13. A certain fantasy guru might have misjudged Beanie Wells as a home-only starting option. Wells (83 yards, 1 TD vs. Baltimore) has racked up at least 93 total yards or one touchdown five times this season; so obviously, the kid has talents that extend past the cushy lair of University of Phoenix Stadium. But until Sunday's sneaky-good outing -- amid lingering questions of a sprained knee -- I had never viewed Wells (518 total yards, 1 TD) as a coveted trade-deadline prospect. His schedule for Weeks 13-16 (Dallas, San Francisco, Cleveland, Cincinnati) is reasonable, and the Cardinals desperately need a diversion away from the mediocre adventures of QB Kevin Kolb (153 yards passing, 1 TD) or any pass-catcher not named Larry Fitzgerald ... although Fitz (3 catches, 98 yards) is hardly setting the numbers world ablaze in 2011. Verdict: It's rare to suggest a teammate-on-teammate trade in fantasy, but if you have the means to swap Fitzgerald with Wells in a 1-for-1 switcheroo ... pull the trigger. As stated last week, the Kolb-Fitzgerald dynamic is probably best viewed from a dispassionate standpoint, with neither anchoring your lineups in December.
Chris Johnson (right) is no longer in the same class as Minnesota's Adrian Peterson.
14. Chris Johnson has been downgraded from his AAA+ fantasy rating. We have jumped through countless hoops to defend Johnson at every turn this season -- from his post-lockout lethargy to recent concerns about conditioning or a lack of chemistry with the offensive line. But with only 51 total yards against the embattled Colts, there's nothing more to say, really. If fantasy owners want to trade Johnson (411 total yards, 1 TD) right now ... by all means, do it. If they want to ignore Johnson's seemingly easy schedule for Weeks 9-16 ... that's fine, too. And if the Titans should feel emboldened to start Javon Ringer (102 total yards) next week against Cincinnati ... perhaps that's not a bad idea. While few doubt Johnson's 2012-and-beyond viability, he's no longer an automatic starter in 10-, 12- or even 14-team leagues. The same holds true for QB Matt Hasselbeck (224 passing yards, 1 TD) and WR Nate Washington (2 TDs). In Nate's case, we're not going overboard about a fantasy day that yielded only four catches and 34 yards. Call it the Plaxico Burress Rule.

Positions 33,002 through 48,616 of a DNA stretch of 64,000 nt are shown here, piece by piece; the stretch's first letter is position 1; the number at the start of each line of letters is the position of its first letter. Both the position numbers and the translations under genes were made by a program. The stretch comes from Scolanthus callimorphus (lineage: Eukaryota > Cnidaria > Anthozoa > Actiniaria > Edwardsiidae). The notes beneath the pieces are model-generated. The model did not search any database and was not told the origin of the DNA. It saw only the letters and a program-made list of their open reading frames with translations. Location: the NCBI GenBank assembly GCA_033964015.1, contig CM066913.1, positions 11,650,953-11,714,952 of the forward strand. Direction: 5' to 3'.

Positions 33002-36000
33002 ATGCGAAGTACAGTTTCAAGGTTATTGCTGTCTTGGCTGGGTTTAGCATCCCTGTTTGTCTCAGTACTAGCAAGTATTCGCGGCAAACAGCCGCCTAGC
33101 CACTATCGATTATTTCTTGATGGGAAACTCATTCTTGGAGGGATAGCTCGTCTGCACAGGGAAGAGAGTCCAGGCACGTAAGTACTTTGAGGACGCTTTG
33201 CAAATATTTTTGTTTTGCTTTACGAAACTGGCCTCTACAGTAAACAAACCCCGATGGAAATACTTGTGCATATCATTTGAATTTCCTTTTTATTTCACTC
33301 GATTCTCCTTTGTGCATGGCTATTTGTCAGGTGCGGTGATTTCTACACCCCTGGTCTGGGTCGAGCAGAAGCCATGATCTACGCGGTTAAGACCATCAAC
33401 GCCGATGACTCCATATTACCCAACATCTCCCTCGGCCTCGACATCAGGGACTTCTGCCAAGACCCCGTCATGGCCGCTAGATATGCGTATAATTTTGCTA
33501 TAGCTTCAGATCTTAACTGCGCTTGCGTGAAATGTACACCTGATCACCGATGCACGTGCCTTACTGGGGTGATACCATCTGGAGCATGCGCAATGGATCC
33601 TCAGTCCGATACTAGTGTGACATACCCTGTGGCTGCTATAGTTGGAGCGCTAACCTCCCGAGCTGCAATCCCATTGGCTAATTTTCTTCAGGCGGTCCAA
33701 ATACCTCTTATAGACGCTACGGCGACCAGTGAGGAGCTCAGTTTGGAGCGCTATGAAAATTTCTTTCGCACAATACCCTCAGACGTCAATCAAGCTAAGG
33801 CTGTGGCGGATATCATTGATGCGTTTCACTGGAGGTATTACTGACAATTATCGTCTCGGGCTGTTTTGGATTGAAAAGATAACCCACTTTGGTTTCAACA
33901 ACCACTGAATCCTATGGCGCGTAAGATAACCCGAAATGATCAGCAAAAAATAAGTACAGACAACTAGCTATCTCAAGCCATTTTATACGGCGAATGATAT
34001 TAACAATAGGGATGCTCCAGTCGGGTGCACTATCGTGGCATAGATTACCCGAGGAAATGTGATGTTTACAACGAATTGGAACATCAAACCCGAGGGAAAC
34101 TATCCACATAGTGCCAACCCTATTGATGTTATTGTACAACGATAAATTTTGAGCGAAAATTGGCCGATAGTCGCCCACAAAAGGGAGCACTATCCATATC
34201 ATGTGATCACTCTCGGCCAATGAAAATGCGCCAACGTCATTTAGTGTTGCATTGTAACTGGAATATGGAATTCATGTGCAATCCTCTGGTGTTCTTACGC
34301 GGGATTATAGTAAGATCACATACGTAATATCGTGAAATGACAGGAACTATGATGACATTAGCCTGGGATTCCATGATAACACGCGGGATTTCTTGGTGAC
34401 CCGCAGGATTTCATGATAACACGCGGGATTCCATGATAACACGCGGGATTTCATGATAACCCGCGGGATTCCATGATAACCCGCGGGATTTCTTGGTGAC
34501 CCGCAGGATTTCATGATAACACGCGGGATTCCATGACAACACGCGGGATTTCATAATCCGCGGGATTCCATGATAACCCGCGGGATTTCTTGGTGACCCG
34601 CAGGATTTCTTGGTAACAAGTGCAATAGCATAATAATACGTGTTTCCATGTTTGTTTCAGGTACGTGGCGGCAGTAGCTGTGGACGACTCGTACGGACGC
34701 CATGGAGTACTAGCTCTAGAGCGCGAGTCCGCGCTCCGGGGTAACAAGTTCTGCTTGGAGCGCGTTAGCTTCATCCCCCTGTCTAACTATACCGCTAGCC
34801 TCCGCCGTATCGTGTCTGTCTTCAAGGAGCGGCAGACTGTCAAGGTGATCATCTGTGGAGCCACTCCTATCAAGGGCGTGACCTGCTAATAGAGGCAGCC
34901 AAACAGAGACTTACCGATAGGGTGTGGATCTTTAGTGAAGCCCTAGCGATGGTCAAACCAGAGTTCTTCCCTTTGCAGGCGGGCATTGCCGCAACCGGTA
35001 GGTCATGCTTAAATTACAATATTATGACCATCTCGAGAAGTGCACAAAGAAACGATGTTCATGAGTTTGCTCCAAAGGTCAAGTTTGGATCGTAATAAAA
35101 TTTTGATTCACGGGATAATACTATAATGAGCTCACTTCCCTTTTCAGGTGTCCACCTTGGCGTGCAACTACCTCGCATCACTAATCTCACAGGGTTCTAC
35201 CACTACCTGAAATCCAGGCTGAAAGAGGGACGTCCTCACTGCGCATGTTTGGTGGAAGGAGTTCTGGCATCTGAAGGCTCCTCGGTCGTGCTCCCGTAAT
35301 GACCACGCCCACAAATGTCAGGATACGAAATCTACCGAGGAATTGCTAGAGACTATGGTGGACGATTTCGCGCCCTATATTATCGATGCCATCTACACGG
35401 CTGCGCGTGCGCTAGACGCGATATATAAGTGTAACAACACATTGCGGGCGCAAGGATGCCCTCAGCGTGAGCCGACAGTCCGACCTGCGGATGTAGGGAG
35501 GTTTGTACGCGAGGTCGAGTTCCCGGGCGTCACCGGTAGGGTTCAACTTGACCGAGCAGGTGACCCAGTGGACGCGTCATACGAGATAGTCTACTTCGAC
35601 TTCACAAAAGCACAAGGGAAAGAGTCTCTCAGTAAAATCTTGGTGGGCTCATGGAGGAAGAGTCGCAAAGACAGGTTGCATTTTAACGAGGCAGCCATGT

15. The Redskins and Browns may soon get the fantasy-roadkill treatment. What's the point of rostering Cleveland QB Colt McCoy (271 total yards, 1 TD vs. San Fran) in 12-team leagues, if he has no one to throw to? And what's the use in keeping Washington TE Fred Davis (8 catches, 94 yards) past the fantasy trade deadline ... with John Beck (208 yards passing, zero INTs vs. Buffalo) and/or Rex Grossman as his quarterback options? It's disheartening to see the Redskins' season disintegrate so quickly. No more Tim Hightower (year-ending knee injury). No Santana Moss (broken hand). It's equally disappointing to see zero consistency from Browns pass-catchers like Greg Little (4 catches, 28 yards; 11 targets), Jordan Norwood (5 catches, 32 yards), Mohammed Massaquoi (DNP - injury) and even TE Ben Watson (only two TDs in 2011). Put it all together ... and fantasy owners are left with two teams that offer little hope at the receiver or running back slots. Even kicker Graham Gano has been rendered moot.